10. It’s a cliché for a reason. You know you’ve heard it a million times before, but people still say it because it’s true. Be certain to get plenty of rest, eat a solid breakfast that includes some protein, use the restroom before going into the test, wear very comfortable clothing, and go into the test ready to show off everything you know. Remember, you can take the test more than once, but relax and do your best each time. Things tend to work out in the end.
Three-year bachelor’s degree programs are gaining popularity as many students look for ways to enter the workforce faster. Though these programs are common in Europe and Canada, condensed programs are now attracting greater interest in the United States as students and education providers realize the unique benefits.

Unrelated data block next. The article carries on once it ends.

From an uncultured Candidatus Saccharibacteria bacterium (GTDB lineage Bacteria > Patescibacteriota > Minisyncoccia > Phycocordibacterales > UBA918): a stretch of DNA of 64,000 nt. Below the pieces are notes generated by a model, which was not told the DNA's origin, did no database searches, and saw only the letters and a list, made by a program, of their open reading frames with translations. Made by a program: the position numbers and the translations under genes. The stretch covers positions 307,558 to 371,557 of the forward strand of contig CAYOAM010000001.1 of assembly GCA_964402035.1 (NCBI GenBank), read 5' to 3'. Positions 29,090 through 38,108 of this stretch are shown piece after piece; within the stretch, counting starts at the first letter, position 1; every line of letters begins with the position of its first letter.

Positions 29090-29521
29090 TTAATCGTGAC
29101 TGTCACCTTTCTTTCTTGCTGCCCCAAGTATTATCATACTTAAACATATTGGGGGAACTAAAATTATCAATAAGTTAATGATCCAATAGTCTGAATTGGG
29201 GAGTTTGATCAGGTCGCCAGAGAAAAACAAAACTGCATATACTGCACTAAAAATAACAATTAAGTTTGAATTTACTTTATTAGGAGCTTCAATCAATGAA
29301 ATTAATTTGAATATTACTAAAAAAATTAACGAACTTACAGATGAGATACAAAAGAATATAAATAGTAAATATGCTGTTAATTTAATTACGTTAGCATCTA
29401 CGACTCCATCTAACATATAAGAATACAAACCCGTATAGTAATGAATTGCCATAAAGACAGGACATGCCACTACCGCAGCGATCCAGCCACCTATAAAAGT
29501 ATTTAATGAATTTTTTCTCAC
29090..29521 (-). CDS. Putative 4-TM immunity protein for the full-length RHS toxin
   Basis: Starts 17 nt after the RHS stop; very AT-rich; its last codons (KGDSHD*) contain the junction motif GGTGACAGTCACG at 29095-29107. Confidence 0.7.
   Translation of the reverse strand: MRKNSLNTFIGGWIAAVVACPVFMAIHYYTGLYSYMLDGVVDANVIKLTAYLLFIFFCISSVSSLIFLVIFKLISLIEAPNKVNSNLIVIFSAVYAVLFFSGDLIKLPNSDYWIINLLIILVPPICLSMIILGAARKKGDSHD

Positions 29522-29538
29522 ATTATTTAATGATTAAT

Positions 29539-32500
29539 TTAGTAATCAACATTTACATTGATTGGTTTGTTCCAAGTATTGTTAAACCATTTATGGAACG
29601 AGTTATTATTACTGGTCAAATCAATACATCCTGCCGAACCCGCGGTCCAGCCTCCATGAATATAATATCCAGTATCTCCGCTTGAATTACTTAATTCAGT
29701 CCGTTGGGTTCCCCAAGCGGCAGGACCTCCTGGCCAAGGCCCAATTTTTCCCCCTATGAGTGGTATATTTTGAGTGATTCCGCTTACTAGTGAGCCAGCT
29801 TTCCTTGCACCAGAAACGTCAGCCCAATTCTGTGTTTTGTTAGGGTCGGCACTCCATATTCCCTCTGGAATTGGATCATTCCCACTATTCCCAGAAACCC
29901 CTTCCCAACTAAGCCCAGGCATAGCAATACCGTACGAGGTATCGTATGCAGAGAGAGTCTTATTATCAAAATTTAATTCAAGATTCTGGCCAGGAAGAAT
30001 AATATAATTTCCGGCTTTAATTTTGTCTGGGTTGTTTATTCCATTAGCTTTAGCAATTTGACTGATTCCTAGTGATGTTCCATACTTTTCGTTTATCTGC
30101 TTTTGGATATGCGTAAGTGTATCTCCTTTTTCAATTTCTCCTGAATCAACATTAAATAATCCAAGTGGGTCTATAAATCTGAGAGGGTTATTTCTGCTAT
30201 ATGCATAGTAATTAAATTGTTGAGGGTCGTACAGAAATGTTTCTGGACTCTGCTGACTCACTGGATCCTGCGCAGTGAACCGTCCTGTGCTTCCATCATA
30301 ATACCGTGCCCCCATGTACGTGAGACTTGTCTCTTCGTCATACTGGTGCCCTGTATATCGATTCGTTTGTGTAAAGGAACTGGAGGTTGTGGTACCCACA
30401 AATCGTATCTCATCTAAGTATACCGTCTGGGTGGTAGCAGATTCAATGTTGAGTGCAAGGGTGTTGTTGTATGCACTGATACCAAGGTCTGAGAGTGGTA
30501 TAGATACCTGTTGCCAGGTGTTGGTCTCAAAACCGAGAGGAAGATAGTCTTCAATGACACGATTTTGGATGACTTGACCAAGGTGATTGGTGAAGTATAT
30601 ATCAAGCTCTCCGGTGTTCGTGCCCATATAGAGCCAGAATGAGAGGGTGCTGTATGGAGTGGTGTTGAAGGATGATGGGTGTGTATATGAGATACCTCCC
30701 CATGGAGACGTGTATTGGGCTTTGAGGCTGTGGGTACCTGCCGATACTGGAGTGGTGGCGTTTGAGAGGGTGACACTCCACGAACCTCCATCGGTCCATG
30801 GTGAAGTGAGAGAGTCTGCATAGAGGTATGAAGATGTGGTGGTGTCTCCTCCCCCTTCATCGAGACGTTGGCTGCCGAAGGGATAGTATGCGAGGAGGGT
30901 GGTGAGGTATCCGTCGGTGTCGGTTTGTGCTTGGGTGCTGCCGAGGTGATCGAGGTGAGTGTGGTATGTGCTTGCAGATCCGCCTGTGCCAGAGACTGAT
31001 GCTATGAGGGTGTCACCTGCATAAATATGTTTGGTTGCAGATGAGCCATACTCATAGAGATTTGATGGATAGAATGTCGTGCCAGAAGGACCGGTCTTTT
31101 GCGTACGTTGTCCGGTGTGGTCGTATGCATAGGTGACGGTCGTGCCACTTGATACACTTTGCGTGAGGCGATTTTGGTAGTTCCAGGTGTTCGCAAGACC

Students might identify three-year options as a swifter path to earning a bachelor’s degree, particularly as the value of a college education rises in the current marketplace. The median family income for those with a bachelor’s degree or higher was $99,716, compared with $48,332 for those with only a high school diploma, according to Trends in College Pricing 2011, a report detailing findings from the College Board’s Annual Survey of Colleges.
Some leaders in higher education are exploring three-year degree programs as a solution to growing workforce issues. Many professional fields are growing faster than students can acquire the necessary education to fill the positions, and three-year degree programs reduce the time it takes for candidates to graduate and enter the job market.